The Glencoe Marathon Gathering – an event which also hosts a half marathon and 10k – has the feel of an ultra marathon, so walking is very much an accepted part of getting to the finish line. I managed to run some of the way up the staircase but, compared to 2016, I was feeling the pain, making the long descent to Kinlochleven a slow and cautious one – which was perhaps just as well given the wet and loose rocks on the way down.
I headed to the feed station at the halfway point and stuffed a handful of crisps and jelly babies into my mouth – yes, at the same time. An odd taste but surely an acceptable way to get some salts and sugar into the system for the remainder of the race!
Jogging through the village I saw my sister-in-law and nephews – Iain was, to my surprise, only 10 minutes or so in front of me. I checked my watch and realised I was pretty much on a par with last year’s time to this point.w
However, I wasn’t getting ahead of myself. I still had to keep my back in working order and complete another tough half marathon yet!
The next stage is a beastly 300m climb into the Lairig Mor. Remembering the hard time I had last year from here to the finish, I decided to walk most of this climb, only jogging a couple of short stretches when I felt able.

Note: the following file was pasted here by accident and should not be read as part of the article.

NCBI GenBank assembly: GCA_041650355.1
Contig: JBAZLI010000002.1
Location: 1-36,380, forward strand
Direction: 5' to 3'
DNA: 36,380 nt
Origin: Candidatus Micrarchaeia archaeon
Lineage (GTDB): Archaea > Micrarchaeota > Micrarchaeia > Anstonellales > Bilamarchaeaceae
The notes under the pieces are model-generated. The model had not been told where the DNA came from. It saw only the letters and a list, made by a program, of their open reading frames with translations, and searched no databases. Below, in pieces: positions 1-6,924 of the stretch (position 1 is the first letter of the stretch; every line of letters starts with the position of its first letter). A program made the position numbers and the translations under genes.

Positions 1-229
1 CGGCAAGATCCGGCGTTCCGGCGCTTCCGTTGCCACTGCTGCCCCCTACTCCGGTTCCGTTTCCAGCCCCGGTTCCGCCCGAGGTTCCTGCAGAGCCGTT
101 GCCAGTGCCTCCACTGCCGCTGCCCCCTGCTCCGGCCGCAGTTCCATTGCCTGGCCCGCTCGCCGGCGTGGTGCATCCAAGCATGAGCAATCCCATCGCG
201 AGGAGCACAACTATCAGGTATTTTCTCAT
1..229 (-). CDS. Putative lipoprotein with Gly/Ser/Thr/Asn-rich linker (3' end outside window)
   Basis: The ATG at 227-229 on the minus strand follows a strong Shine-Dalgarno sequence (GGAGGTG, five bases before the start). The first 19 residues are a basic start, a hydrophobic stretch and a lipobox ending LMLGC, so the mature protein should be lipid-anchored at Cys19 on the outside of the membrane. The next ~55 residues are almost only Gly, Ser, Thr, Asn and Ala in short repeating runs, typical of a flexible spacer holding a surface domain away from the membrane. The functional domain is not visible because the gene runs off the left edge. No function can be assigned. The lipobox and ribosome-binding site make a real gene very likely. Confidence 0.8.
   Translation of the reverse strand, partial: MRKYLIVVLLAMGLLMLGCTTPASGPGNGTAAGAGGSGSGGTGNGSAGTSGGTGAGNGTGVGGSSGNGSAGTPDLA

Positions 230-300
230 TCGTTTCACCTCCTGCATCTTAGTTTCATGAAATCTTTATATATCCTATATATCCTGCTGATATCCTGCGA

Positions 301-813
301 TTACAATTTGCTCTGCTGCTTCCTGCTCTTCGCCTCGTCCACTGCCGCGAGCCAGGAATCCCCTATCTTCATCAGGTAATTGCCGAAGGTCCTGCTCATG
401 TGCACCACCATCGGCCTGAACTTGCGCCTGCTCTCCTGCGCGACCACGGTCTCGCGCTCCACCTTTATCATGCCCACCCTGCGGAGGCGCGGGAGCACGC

The path joins a rough vehicle track that undulates through the long glen, gaining more height as it does so. I felt I was running – and I use the term more loosely from here on in – more than I was at this stage last year, but it was still a struggle.
I was glad of a stop at the feed station beside the old ruin, where I ditched my water in exchange for some energy drink – a wise move that helped me through the rest of the race.
Over the next few miles I got chatting to a chap who had run the Loch Ness marathon the week before and was running an ultra the next weekend. It really took my mind off the toll of miles that lay ahead, and I found myself really enjoying the run and the company. I was taken by surprise when he slowed and allowed me to continue running, and it wasn’t long before I reached the final feed station at mile 21 or thereabouts.